Tag Archives: BAe 146

True British RAF Transporter turned 35

The only true British military transport aircraft type in Royal Air Force service has turned 35 years old. On 3 September 1981 the BAe 146 took first to the skies, as a regional airliner, at Hatfield in Hertfordshire. Many years later the four RAF machines are part of the surviving active fleet of 220 BAe 146s worldwide.

Serving with No. 32 (The Royal) Squadron at RAF Nordholt two BAe 146 CCMk2s are there to transport members of the Royal Family and other senior government or military hotshots. A pair of grey painted BAe 146 CMk3s – based on the civilian QC variant – provide tactical air transport in both the passenger and palletised freight role.

Succesful jetliner

RAF’s quartet are part of a successful British regional jetliner production when looking at the numbers. A total of 394 BAe 146s – and its successor the Avro RJ – were built until production ceased after 22 years of operations in November 2003 in Woodford, Ceshire. Together the type has made more than 12 million hours of flight.

Civilian role

In a civilian role the BAe 146s often provide freight services, for example with Virgin Australia. In parts of Europe the type is commonly deployed as city hopper, for example between Stockholm-Bromma and Brussels IAP.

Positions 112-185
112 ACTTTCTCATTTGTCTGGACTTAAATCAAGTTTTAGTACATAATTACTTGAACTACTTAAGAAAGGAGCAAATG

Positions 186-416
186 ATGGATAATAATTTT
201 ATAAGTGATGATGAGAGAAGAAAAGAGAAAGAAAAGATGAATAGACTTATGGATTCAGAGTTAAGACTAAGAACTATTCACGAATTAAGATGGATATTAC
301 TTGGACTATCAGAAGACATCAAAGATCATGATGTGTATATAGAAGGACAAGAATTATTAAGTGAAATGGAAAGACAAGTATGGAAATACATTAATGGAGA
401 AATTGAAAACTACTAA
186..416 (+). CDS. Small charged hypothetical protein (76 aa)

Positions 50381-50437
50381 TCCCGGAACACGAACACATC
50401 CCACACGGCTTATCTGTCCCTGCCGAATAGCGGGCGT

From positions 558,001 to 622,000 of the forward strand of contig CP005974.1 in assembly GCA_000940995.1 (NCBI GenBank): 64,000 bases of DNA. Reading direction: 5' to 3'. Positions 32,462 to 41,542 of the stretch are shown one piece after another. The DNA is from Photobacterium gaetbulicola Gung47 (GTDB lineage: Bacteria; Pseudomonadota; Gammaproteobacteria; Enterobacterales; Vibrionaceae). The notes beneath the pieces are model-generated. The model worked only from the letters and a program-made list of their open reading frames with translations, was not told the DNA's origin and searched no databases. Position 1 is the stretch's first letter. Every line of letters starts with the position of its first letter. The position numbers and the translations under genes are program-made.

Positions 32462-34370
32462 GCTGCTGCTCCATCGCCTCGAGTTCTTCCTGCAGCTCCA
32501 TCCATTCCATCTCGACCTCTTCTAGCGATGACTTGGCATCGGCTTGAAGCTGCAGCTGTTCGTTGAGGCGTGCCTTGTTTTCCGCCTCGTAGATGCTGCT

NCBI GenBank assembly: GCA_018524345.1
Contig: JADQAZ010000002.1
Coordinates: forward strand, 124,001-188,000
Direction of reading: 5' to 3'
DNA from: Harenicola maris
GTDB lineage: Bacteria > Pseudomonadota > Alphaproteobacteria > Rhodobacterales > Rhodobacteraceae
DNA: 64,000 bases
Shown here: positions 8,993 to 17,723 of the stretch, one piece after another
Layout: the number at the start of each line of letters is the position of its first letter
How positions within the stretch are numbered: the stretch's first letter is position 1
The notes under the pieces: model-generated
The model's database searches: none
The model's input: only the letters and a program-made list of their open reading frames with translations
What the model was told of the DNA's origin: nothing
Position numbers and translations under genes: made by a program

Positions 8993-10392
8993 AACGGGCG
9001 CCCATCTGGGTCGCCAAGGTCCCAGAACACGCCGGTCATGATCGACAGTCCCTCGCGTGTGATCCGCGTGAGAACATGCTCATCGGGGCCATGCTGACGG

Firefighting

In the aerial firefighting role three operators in North America will use the machine as a 3000 gallon fire extinguisher and are replacing older piston and turboprop aircraft.

Coming decades

With many of the aircraft having made 20,000 to 35,000 take-offs and landings, most of the BAe 146s are still very much able to double or almost triple that number the coming decades.

© 2016 Airheadsfly.com senior contributor Marcel Burger
Featuring image: Historic image of a RAF Royal Flight BAe 146 CC2 landing at Zürich-Kloten on 23 January 2008 (Image © Juergen Lehle (albspotter.eu))

Hail damaged British Hercs returned to duty

Flightdeck of the Lockheed C-130J Super Hercules. Here a combined US/Canadian crew at work on the runway of Bagram Airbase, Afghanistan (Image © Staff Sgt. Manuel J. Martinez/USAF)
Flightdeck of the Lockheed C-130J Super Hercules. Here a combined US/Canadian crew at work on the runway of Bagram Airbase, Afghanistan (Image © Staff Sgt. Manuel J. Martinez/USAF)

The five Royal Air Force C-130J Hercules aircraft that were severely damaged during a hail storm at Kandahar Airfield in Afghanistan in April 2013 have returned to active duty.

British minister for Defence Equipment, Support, and Technology – Philip Dunne – confirmed this when answering parliamentary questions on 16 January 2014. The price tag for the repair has been a whooping 12 million euro. The aircraft returned to duty make up a fifth of the British Hercules C.4/C.5 fleet.

Apart from the Hercs a BAe 125, a BAe 146, Westland Sea King helicopters and Westland Lynx helicopters of the British armed forces were damaged as well. Moreover, the hail severly damaged eight Afghan Air Force Cessna 208B Grand Caravans and up to tens of US military helicopters. The status of those machines has not been disclosed by anybody.

Source: UK Government with additional reporting by AIRheads’ Marcel Burger

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